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DEFINITIONS

  • Sepsis: a life-threatening organ dysfunction caused by a dysregulated host response to infection.

  • Septic shock: a subset of sepsis in which underlying circulatory and cellular/metabolic abnormalities lead to substantially increased mortality risk. Pts need vasopressor therapy to elevate mean arterial pressure to ≥65 mmHg with a serum lactate concentration >2.0 mmol/L despite adequate fluid resuscitation.

ETIOLOGY

  • Pneumonia is the most common antecedent infection, accounting for ∼50% of cases of sepsis; intraabdominal and genitourinary infections are the next most common sources.

  • Blood cultures are positive in approximately one-third of cases.

  • Microbiologic results have revealed that 62% of isolates are gram-negative bacteria (most commonly Pseudomonas aeruginosa, Klebsiella spp., and Escherichia coli), 47% are gram-positive bacteria (most commonly Staphylococcus aureus and Streptococcus pneumoniae), and 19% are fungi, with some cultures being polymicrobial.

EPIDEMIOLOGY

  • The incidence of sepsis in the United States is >2 million cases each year, with shock documented in ∼30% of cases (19 per 1000 hospitalized encounters). This figure represents a rise of nearly 50% in the past decade; the reasons for this increase may include nonmedical issues.

  • The rates of sepsis and septic shock are likely to be much higher in low- and middle-income countries, with mortality rates >40%.

PATHOPHYSIOLOGY

  • The host response evolves throughout the pt’s course, with early proinflammatory reactions directed at eliminating pathogens responsible for “collateral” tissue damage and subsequent anti-inflammatory responses implicated in increased susceptibility to secondary infections.

  • Hosts have numerous pattern recognition receptors whose recognition of highly conserved pathogen-associated molecular patterns (PAMPs; e.g., lipopolysaccharide) and damage-associated molecular patterns (DAMPs; e.g., extracellular RNA, DNA, and histones) triggers the release of inflammatory cytokines and activation of the complement system and platelet-activating factor.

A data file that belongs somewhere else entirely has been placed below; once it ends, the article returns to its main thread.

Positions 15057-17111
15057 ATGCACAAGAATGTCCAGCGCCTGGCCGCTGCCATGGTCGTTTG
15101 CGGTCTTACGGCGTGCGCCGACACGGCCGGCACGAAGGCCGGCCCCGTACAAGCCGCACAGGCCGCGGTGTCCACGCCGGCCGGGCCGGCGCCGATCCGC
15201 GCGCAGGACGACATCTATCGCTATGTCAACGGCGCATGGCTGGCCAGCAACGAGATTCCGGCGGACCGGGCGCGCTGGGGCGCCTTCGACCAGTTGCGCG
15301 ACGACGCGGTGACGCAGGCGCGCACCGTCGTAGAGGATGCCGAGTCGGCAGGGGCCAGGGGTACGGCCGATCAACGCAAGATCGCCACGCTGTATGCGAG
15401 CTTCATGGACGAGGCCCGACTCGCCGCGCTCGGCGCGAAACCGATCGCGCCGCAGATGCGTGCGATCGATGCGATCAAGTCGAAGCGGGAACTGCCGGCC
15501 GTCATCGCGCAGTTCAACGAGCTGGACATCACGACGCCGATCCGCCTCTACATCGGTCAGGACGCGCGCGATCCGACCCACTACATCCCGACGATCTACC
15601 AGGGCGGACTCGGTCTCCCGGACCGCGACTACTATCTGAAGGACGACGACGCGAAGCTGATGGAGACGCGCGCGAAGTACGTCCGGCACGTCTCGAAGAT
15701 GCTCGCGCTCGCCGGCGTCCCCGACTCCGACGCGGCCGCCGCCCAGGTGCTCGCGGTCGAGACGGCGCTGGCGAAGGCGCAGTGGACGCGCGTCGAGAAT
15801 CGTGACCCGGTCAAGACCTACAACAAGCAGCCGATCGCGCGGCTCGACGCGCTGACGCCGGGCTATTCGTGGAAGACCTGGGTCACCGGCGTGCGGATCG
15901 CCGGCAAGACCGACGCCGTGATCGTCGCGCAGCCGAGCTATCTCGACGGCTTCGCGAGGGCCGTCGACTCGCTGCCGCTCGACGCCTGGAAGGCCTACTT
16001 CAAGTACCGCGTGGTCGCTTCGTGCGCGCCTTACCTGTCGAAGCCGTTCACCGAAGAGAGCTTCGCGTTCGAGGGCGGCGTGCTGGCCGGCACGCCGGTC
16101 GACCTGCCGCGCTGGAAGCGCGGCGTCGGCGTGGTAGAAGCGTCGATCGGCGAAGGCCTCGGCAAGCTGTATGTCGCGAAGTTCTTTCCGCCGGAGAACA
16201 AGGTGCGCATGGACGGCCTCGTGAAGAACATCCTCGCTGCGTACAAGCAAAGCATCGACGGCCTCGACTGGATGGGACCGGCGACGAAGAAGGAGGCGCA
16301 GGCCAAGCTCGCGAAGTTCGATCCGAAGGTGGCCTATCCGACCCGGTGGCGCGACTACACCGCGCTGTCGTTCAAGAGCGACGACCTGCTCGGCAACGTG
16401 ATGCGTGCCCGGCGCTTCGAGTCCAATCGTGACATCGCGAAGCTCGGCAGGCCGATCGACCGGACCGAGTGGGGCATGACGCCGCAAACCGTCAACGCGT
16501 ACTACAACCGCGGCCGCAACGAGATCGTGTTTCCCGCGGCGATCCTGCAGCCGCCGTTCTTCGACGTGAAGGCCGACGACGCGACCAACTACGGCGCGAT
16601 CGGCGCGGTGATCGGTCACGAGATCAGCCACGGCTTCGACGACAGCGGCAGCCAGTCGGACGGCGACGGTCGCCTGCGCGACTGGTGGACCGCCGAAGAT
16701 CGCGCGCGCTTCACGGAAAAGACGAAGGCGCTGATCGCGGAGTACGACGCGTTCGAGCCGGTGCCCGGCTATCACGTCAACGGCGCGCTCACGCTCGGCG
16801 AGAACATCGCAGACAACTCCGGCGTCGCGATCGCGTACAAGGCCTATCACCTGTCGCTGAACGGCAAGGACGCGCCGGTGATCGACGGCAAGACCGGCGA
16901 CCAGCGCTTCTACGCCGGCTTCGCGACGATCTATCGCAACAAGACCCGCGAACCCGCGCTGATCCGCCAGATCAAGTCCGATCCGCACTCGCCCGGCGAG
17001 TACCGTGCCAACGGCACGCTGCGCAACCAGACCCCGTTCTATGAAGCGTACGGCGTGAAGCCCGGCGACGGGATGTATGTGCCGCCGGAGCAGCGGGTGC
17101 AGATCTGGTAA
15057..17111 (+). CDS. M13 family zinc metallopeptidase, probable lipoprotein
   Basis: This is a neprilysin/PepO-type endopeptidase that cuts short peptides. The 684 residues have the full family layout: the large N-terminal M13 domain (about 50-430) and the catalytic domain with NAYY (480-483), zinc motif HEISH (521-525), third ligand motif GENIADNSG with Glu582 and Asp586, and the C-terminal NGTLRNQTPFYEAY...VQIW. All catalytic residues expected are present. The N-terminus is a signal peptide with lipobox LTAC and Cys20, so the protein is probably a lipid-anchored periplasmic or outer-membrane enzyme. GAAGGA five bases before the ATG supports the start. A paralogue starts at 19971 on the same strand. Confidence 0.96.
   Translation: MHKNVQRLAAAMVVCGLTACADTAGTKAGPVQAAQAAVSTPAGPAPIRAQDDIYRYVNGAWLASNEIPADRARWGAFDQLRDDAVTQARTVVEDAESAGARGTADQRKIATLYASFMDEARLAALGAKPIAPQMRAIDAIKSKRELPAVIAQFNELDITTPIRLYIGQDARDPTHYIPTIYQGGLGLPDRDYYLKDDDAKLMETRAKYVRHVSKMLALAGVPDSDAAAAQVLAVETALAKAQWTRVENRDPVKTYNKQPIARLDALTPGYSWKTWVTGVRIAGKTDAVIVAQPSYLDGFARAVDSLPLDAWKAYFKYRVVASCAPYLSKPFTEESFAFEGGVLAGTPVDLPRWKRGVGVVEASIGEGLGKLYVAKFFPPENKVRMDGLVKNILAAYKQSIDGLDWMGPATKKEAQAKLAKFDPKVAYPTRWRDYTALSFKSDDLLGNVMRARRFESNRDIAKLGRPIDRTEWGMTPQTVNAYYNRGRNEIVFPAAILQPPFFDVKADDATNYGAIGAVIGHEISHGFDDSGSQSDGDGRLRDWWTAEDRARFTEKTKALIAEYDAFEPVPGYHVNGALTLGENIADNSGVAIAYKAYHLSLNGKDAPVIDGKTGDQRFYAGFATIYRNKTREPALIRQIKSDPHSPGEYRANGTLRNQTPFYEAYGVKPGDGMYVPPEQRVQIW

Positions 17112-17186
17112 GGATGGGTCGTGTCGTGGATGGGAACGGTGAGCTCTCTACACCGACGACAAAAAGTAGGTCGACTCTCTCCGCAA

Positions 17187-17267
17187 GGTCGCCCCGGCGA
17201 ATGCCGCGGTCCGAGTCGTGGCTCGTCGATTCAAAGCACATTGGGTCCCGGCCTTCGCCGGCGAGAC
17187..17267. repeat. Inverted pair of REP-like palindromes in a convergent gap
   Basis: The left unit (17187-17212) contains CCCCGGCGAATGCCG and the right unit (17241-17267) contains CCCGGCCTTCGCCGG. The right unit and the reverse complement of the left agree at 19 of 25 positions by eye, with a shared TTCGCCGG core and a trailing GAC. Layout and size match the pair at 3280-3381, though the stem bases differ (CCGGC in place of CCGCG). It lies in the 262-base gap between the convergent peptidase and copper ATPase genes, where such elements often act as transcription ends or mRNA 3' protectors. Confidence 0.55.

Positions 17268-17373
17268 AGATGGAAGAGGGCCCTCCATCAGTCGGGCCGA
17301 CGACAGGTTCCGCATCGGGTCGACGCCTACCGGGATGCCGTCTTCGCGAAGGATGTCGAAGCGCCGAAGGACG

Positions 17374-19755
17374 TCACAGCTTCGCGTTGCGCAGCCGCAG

• Impaired tissue oxygenation plays a key role in sepsis-associated organ failure.

CLINICAL FEATURES

  • The two most commonly affected organ systems are the respiratory system, in which dysfunction classically manifests as the acute respiratory distress syndrome, and the cardiovascular system, in which dysfunction typically presents as hypotension.

  • Acute kidney injury, which is found in >50% of septic pts, increases the risk of in-hospital death by six- to eightfold.

  • Typical CNS dysfunction presents as coma or delirium.

  • Many other abnormalities occur in sepsis, including ileus, DIC, and sick euthyroid syndrome. Adrenal dysfunction, the diagnosis of which is difficult to establish in these pts, is more commonly due to reversible dysfunction of the hypothalamic–pituitary axis or tissue glucocorticoid resistance than to direct damage to the adrenal gland.

DIAGNOSIS

There is no gold-standard method for determining whether a pt is septic.

  • In pts with a suspected infection, the SOFA (sepsis-related organ failure assessment) score synthesizes vital signs and lab tests across six organ systems to help define whether the pt is septic. The score ranges from 0 to 24; pts ...

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